There is an age old debate in acting: Do you use your ‘self’—(your persona and background) to build a character —or is the character something outside of your experience that you create using your imagination and step into?
Both of these approaches can be limiting in their own way. The “imagination” route can sometimes result in representational acting — presenting an ‘idea of a character’ in a self-puppeting, superficial, self-conscious way. This creates hollow artifice, and even if very skilled, an audience can “feel” something deceptive about it — that there is nothing behind the curtain. On the other hand, the “I am the character” method can create limited performances — recycled mannerisms and easily accessed emotions and actions which carry over from character to character without actually serving the story of the play with specificity.
When I began training at Boston University, I definitely used my imagination as the foundation. I was a shy kid, and I saw acting as a way to use my imagination to communicate with others in ways I couldn’t in my real life. As a result, while I let my imagination and my ideas cover my outside like a collage my interior life was locked away safely. I took a certain pleasure in feeling like I was “putting it all out there” while still being safely sequestered inside myself. But very little of my rich imaginative life was translating externally. Instead, I was stiff and stilted onstage.
So I tried the opposite method—creating from ‘me’. It resulted in very safe, limited performances that were more a reflection of my limited self-awareness than anything else. These characters were free of artifice, and very boring. And my vocal work was cautious; I wanted to sound authentic, but I just ended up sounding flat. The restraint placed on me by trying not to violate truth resulted in as much stiffness as the imaginative method.
What integrated these two approaches for me was learning the Alexander Technique with Master teacher Betsy Polatin.
If you are unfamiliar, the Alexander Technique (A.T.) is a way of learning how to be fully connected to your body—to call it a ‘movement technique’ gives the wrong impression. Though it does improve the quality of your movement and posture, what is really about is making you more present. It does this by helping you to become aware of harmful habitual tensions that are working against your body’s natural design and giving you a method to release them. As these blocking tensions disappear, sensitivity to your emotions, mind, and body that you might not even have known were missing reappear. Betsy called this “stepping outside your habitual self.”
A.T. taught me to think of my ‘self’ not in limited terms, but as vast–I could encompass experiences that weren’t part of my personal biography by becoming awakened to the huge variety contained within my being. A new universe was opened up to me. Instead of being restricted to imagining things that “were or weren’t me,” I realized that characters could have emotions, perspectives, and ways of moving that weren’t so much foreign to me as they were unexplored. In addition, A.T. gave me more physical control, breath, poise, and allowed my internal work to shine through by making sure my habits weren’t muddling my ability to communicate.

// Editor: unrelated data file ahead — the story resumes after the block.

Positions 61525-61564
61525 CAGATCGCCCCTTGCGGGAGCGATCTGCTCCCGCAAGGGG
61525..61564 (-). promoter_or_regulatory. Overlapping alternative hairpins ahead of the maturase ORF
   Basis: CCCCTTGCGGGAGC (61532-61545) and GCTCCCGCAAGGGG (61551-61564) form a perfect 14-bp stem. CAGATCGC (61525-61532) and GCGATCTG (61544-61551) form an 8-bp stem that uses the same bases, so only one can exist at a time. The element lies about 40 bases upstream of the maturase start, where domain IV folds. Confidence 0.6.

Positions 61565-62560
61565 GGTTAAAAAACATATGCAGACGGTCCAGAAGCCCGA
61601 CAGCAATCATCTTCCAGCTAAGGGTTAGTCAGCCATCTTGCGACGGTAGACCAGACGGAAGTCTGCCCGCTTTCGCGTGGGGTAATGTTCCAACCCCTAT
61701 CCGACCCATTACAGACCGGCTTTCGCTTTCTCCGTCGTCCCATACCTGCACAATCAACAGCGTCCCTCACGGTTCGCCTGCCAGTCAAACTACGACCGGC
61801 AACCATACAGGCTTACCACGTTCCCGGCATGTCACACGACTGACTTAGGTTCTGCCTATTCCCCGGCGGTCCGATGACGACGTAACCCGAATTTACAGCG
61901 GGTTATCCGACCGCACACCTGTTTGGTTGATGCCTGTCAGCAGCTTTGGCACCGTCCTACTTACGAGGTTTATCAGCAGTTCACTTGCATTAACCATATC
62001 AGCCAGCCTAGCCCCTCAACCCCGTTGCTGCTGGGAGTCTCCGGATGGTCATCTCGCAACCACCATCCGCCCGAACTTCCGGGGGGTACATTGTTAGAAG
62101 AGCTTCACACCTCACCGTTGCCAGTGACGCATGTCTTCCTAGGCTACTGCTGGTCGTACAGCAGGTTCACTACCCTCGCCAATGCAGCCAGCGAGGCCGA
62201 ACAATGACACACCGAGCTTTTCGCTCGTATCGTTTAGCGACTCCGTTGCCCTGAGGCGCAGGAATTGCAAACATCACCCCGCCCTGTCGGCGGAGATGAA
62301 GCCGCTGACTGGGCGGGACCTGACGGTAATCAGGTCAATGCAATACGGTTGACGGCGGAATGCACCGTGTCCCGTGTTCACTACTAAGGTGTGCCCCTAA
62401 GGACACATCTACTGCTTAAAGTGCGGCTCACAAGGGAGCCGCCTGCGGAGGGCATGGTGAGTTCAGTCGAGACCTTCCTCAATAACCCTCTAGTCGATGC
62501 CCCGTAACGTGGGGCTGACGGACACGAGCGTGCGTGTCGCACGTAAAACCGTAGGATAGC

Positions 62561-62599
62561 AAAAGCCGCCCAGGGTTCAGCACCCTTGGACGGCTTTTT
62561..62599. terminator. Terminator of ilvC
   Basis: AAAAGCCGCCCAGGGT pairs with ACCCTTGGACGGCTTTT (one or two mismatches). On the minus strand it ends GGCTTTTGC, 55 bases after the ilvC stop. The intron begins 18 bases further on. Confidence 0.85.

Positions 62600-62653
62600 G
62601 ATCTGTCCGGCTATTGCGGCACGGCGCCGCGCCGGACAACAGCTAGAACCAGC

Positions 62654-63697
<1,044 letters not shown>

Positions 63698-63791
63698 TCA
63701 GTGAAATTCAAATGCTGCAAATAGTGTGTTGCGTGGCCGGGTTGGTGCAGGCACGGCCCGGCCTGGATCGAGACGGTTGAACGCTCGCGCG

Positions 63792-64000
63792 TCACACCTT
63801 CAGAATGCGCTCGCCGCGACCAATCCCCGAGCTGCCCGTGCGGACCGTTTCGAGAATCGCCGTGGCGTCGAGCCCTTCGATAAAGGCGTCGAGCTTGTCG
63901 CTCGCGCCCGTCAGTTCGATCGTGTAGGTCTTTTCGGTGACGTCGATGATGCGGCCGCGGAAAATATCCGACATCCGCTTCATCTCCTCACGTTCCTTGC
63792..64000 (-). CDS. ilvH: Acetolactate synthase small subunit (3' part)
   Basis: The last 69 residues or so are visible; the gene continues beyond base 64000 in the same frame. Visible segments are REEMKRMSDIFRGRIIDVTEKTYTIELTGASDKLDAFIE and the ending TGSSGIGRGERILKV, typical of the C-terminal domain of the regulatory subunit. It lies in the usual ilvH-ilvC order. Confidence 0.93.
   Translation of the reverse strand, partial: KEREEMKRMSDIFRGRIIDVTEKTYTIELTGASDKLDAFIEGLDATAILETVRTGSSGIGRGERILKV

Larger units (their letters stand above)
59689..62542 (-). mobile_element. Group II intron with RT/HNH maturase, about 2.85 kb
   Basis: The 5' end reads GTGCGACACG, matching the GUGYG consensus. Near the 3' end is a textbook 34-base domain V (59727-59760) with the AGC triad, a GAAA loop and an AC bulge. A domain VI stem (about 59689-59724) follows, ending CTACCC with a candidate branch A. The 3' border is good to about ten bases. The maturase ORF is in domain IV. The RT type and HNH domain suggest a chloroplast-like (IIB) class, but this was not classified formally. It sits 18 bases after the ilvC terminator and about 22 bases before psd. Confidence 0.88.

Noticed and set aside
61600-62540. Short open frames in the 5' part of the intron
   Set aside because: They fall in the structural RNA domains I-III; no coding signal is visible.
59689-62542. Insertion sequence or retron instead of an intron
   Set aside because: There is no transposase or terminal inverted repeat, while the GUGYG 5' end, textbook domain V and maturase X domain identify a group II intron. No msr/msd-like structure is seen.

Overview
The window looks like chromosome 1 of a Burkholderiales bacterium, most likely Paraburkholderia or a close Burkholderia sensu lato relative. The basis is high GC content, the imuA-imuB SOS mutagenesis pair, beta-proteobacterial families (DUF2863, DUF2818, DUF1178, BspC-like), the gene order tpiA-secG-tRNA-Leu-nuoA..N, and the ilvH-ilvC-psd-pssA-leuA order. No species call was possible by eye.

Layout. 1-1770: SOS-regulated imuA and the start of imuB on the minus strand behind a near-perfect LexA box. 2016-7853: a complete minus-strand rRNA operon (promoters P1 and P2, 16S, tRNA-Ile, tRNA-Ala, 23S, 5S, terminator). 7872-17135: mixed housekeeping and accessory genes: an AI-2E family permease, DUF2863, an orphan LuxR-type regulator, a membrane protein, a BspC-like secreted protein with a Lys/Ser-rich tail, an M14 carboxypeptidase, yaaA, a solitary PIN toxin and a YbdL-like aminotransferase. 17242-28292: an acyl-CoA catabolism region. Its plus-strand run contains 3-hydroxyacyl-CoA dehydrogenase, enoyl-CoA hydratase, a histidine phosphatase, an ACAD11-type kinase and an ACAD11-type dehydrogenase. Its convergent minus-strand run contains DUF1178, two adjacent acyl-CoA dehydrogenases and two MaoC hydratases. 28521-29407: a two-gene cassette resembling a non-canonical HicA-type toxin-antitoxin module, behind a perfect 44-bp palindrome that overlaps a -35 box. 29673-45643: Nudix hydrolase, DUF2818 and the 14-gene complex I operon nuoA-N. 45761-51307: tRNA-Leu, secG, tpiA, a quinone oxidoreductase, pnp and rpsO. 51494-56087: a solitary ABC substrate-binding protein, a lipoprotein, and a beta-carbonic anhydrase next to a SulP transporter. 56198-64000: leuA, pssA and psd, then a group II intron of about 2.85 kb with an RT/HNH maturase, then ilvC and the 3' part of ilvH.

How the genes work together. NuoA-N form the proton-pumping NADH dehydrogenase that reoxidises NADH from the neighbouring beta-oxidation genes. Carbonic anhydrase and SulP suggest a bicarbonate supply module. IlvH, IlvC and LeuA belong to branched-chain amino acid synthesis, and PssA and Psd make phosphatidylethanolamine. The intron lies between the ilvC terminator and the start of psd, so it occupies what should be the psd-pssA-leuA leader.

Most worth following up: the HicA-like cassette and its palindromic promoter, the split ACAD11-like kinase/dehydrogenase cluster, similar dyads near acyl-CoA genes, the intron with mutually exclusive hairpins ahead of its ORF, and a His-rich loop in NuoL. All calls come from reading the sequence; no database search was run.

A.T. helped in my personal life as well. I was able to be much more open, and to act in ways that surprised me.
It made such a difference in my life that I decided to spend three years and 1600 hours getting certified as a teacher. I now teach private lessons to all sorts of people (not just actors), and have an 8-week course for actors at Chicago’s Green Shirt Studio (www.greenshirtstudio.com).
As I have started working with Alexander Technique students of my own, I have come to think of it as helping people to work with an “expanded self”. Through this, my students can find an ease in their acting — less of a struggle and more of an unlocking. They don’t have to force themselves into their performances. They can just let go of their constraints and let the character come to them.
If you are looking for the missing link in your performance, I hope you will check out this transformative technique, and that it will make as much difference for you as it did for me.
For more information or to find an Alexander Technique Teacher in North America, visit www.amsatonline.org.
Jeremy Cohn teaches the Alexander Technique privately out of his studio located in the Lincoln Square Neighborhood in Chicago, Freedom in Motion Alexander Technique. He also teaches group Alexander classes for actors at Green Shirt Studio in Uptown. Jeremy was first introduced to the Technique while earning his BFA in Acting from Boston University’s College of Fine Arts studying under Betsy Polatin, best-selling author of The Actor’s Secret. He has appeared as a professional actor with many Chicago and Boston theatre companies including the Tony Award winning Huntington Theatre Company and the Court Theatre Chicago. To learn more, visit: www.freedominmotionat.com or find Jeremy on Facebook at: https://www.facebook.com/freedominmotionat/.